It's not just teachers, pupils and parents who have to decide what to do with themselves during the school holidays. Spare a thought for school pets. It turns out that, according to a survey by veterinary charity PDSA, pets such as gerbils and guinea pigs are often left with teachers and parents - who may be inexperienced pet owners. PDSA senior veterinary surgeon Elaine Pendlebury said: "Pets that are kept in a school for nine months of the year and then suddenly placed in a new environment can be affected by this change." Teachers and pupils will surely know what she means. They might find commonality in the PDSA checklist for keeping the animals healthy and happy - including their need for "a balanced diet that meets their nutritional needs"; letting them "behave normally"; and ensuring their "social needs" are met. Honestly, they were talking about the pets.
A song's a song for a' that
Pop diva Mariah Carey needs a special attendant in her dressing room at public engagements, just to hand her towels, it seems, and Jennifer Lopez insists on having the scent of gardenia wafting in her path. But South African apartheid campaigner Albie Sachs has his own endearing demands, as children's commissioner Tam Baillie discovered, when he visited Edinburgh last month. Ideally, Justice Sachs likes to start meetings off with a song, and get the audience to join in four-part harmony; guitars and flutes would play and beautifully-painted banners with "lots of colours and no slogans" would appear, then a jam tin with a little plant in it would be placed on the table. In the event, renowned Scottish hospitality extended to a "jeely jar" with a flower in it and Mr Baillie reading the Burns song "A Man's A Man For A' That". When Mr Sachs took to the stage he reciprocated, singing a song that helped keep him occupied in solitary confinement. Better than the divas any day.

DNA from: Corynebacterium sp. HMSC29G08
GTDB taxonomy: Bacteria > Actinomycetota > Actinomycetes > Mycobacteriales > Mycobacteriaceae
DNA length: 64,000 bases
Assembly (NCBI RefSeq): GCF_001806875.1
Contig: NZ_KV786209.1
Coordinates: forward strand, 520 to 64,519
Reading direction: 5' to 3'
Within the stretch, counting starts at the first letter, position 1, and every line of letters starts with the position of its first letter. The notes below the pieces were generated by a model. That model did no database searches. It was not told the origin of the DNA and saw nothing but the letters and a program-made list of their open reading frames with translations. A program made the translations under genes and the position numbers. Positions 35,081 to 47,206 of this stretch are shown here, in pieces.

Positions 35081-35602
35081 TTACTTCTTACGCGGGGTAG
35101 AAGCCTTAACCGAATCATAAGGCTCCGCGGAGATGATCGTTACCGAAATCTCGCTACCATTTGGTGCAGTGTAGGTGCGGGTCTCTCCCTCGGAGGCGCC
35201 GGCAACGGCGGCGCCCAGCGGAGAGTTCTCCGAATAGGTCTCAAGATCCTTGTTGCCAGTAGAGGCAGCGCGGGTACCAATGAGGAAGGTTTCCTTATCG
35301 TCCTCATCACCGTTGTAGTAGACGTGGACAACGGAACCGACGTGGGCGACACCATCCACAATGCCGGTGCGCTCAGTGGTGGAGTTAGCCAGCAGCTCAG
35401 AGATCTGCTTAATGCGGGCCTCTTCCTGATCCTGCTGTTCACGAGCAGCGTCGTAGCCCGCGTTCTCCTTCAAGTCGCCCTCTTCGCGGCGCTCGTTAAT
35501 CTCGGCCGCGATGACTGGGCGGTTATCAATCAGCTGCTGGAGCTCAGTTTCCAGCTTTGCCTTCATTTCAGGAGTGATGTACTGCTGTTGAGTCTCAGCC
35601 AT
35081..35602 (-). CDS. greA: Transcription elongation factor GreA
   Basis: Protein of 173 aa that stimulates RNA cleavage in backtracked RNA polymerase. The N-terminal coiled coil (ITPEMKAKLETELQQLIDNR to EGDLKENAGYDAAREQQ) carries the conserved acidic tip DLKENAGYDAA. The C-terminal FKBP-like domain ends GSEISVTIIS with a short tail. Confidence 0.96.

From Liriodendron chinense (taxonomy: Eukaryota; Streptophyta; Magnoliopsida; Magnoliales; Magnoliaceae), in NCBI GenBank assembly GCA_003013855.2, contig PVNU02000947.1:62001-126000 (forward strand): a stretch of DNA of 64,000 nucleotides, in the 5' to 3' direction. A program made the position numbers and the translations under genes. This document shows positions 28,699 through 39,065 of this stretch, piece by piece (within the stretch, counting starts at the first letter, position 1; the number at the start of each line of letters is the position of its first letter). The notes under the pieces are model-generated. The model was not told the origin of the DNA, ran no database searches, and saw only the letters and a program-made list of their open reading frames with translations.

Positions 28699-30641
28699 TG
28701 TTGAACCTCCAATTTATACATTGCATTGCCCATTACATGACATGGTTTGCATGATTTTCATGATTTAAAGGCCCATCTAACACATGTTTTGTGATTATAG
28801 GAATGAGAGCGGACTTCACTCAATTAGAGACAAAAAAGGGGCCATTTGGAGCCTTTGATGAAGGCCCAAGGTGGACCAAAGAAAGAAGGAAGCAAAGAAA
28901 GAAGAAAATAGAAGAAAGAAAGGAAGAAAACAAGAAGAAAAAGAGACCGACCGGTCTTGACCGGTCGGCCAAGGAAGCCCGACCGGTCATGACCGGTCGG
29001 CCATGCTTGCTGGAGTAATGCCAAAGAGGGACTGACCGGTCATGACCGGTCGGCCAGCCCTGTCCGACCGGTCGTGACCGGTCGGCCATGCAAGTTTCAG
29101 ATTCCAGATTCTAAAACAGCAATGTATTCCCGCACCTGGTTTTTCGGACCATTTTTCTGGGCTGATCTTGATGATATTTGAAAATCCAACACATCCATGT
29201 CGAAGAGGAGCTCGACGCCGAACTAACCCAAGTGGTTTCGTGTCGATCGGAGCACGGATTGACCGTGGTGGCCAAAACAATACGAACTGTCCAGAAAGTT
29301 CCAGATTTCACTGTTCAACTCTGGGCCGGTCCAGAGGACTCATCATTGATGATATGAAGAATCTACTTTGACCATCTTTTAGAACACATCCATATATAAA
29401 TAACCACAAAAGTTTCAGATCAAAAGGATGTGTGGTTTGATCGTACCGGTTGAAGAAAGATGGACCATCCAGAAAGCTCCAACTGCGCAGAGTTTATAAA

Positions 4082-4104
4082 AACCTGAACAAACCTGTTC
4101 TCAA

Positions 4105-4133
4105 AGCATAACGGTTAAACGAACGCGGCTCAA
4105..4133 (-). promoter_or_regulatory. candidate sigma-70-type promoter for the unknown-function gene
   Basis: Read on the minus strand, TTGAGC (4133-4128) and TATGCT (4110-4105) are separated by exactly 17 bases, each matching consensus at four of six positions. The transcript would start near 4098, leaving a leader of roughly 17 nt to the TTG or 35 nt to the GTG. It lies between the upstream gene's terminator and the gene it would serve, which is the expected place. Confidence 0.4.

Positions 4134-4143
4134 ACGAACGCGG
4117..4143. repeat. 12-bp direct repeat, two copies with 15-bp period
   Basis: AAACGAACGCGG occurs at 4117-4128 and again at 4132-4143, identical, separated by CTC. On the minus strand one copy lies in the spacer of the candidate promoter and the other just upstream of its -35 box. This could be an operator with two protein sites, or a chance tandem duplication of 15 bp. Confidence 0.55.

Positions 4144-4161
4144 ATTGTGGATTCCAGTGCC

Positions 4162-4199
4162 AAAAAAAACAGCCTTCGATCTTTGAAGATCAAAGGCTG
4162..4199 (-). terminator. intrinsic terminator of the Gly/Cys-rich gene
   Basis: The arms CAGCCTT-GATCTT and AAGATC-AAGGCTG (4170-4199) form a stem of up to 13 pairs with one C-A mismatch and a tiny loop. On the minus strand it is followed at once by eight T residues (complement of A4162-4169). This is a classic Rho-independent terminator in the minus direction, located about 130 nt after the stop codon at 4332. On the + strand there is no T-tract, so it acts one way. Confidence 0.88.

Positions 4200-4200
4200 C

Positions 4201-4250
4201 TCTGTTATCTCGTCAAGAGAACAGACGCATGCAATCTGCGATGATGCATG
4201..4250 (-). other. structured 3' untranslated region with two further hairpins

Putting a varnish on it
Those prone to declaring "the world's gone mad" were given grist for their doomsayer mill by Edinburgh City Council recently, when it banned parents at South Morningside Primary from painting the tired school because "health and safety practice dictates we use tradesmen". Cash-strapped councils should be more careful. Parents wielding paintbrushes may come in handy.
Are civil servants trying too hard to convince us of their honesty, integrity and all-round good-eggedness? The Government's Charles McTrusty was a delegate at last week's leadership summer school in Edinburgh. On the event website, though, he had morphed into hip-sounding "Charles Mc" of the "Trusty Scottish Government".